Study Guide

Dancing Queen Meaning

Meaning

You Can Dance, You Can Jive, You Can Have the Time of Your Life

"Dancing Queen" was one of the most popular songs of the 1970s, and ABBA was one of the most popular groups of the decade.

Despite this, they were also among the most frequently ridiculed, targeted for abuse by music fans contemptuous of their simple songs, flagrant commercialism, and glitzy Vegas-style concerts.

Decades later, ABBA remained the butt of a lot of jokes, but "Dancing Queen" is among the most frequently played jukebox tunes in the world, ABBA's in the Rock and Roll Hall of Fame, and Mamma Mia!, the hit musical and subsequent film based on their discography, has been nominated for Tony, Drama Desk, Golden Globe, and BAFTA awards.

So, who's laughing now?

Let's begin by talking about influences. Maybe "Dancing Queen" and ABBA have respectable rock and roll roots. ABBA writers/singers/musicians/everythings Benny Andersson and Björn Ulvaeus claim to have been inspired by the boogie-woogie-blues-rock fusion of Dr. John. They were impressed most by the Doctor's 2003 tribute to New Orleans, Dr. John's Gumbo. (Source)

Okay, that works. Dr. John's a credible artist. As a musician, he's incredibly good, and the Night Tripper's live performances are just plain scary.

But be careful about heading down the "ABBA has serious roots" track. In addition to Dr. John, the Swedish song-chefs also emphasize the influence of disco king George McCrae, and you don't have to listen too hard to hear more "Rock Me Baby" than "Gris-Gris Gumbo Ya Ya" in "Dancing Queen."

Dancing Queen, King, Princess, Whatever

Let's try a different track. Maybe there's a political angle that will square this song with your rock and roll credentials.

Many people know that the song has something to do with Queen Silvia and King Carl XVI Gustaf of Sweden, but as any ardent ABBA-ite—or ABBAfile or ABBAnatic or ABBAlöver?—will tell you, the song was not written for the soon-to-be Queen, and it wasn't performed at her actual wedding.

ABBA began working on the song months before the couple announced their engagement, and while they were invited to sing to celebrate the couple, they performed it during a televised concert the night before the royal ceremony, not on the day of. (Source)

But there is a bit of rock and roll romance in the relationship between Silvia and Carl XVI Gustaf. Silvia was a commoner working for the Olympic Committee when she met the future king in 1972. When Carl Gustaf announced their engagement in 1976, many traditionalists criticized the monarch.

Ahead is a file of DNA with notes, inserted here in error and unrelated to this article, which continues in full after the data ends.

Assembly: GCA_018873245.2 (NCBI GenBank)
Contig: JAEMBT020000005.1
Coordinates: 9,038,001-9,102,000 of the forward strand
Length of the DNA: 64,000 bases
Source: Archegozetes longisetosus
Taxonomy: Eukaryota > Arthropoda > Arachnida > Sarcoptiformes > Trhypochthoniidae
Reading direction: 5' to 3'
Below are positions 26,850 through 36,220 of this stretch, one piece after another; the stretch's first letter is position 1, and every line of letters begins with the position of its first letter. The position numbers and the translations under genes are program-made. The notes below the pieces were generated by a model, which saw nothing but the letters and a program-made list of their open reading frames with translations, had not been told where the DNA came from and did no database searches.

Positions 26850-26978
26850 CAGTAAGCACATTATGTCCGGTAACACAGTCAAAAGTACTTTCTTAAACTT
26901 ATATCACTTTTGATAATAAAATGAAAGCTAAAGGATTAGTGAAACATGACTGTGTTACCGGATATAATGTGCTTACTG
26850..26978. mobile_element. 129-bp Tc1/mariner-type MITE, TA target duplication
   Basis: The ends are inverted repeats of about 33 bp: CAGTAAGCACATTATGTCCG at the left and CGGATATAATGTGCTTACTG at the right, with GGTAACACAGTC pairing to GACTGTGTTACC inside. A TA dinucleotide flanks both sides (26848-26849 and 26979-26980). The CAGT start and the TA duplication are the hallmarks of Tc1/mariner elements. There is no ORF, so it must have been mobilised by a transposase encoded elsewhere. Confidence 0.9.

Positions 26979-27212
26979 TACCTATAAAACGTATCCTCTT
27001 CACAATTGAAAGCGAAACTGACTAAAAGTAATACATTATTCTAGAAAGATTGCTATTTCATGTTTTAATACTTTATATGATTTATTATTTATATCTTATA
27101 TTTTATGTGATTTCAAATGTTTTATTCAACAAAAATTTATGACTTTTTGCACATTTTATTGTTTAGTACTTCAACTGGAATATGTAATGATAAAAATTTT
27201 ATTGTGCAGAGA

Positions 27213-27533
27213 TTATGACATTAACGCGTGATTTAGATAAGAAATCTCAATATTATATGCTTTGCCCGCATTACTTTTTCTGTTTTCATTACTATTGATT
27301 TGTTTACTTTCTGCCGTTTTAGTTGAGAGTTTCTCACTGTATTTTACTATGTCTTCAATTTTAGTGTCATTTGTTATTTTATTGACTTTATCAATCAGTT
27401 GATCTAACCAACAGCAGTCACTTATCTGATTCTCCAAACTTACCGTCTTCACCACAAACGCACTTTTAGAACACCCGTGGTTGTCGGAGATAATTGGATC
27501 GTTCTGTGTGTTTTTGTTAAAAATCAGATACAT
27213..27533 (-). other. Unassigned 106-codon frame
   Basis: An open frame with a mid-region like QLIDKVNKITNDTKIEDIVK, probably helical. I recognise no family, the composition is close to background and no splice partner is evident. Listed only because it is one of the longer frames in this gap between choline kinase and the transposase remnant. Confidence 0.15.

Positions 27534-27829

Sure, Silvia's great-great (add a few more greats) grandfather was King Alfonso III of Portugal, but her great-great (add a few more greats) grandmother was his concubine, not his queen. On the other side of her family, Brazilian Silvia is descended from an Amerindian chief, which is kinda the same thing as royalty, but only in the way that your pet iguana Reggie is kinda the same thing as a T. rex.

Carl XVI Gustaf went through with it anyway, though, which sounds pretty rock and roll to us.

Side-note: 38 years later, in a flurry of press that would make Gossip Girl blush, Queen S. and King CXVIG's daughter, Crown Princess Victoria, also married a commoner. Her betrothed, Daniel Westling, was her personal trainer. Through some creative genealogical gymnastics, it was discovered around the time of the wedding that the future Prince Daniel was distantly descended from medieval nobility, so it was all good.

Anyway, after becoming Queen, Silvia won over many of her worst critics. She conducted herself with real dignity and threw her royal weight behind a number of philanthropic causes.

Cool. So, ABBA supports a beloved royal family. Not exactly rock and roll, but it's definitely something we can work with.

Although, before you ride this political pony too far, you should know that for years, rumors circulated that Queen Silvia's father had ties to the German Nazi party. Born and raised in Heidelberg, Walter Sommerlath moved to Brazil while a young man, but returned to Germany in 1939. His political affiliations were unclear, but he did run an arms plant that served Germany's World War II war machine.

Rough. At least Sweden stayed neutral throughout the war. In fact, they even aided in the rescue of several thousand Jews from Denmark. And that's certainly not nothing.

The Heart of Rock and Roll

But back to ABBA: politics may still be the path to their song's—and by extension, your—respectability. Since its release in 1976, the gay community has embraced "Dancing Queen." The San Francisco Gay Men's Choir covered the song in 1997, and the hit often lands on charts of gay anthems, with the likes of Diana Ross' "I'm Coming Out" and Gloria Gaynor's "I Will Survive."

Rock and roll is all about political movements, right? Woody Guthrie's music was simple, but he inspired millions. Bob Dylan used the same three chord on every song, but the man's got a Nobel Prize in Literature. ABBA's music may verge on trite, but its message was ahead of its time—with "Dancing Queen," the Swedish visionaries went where few others were willing to go.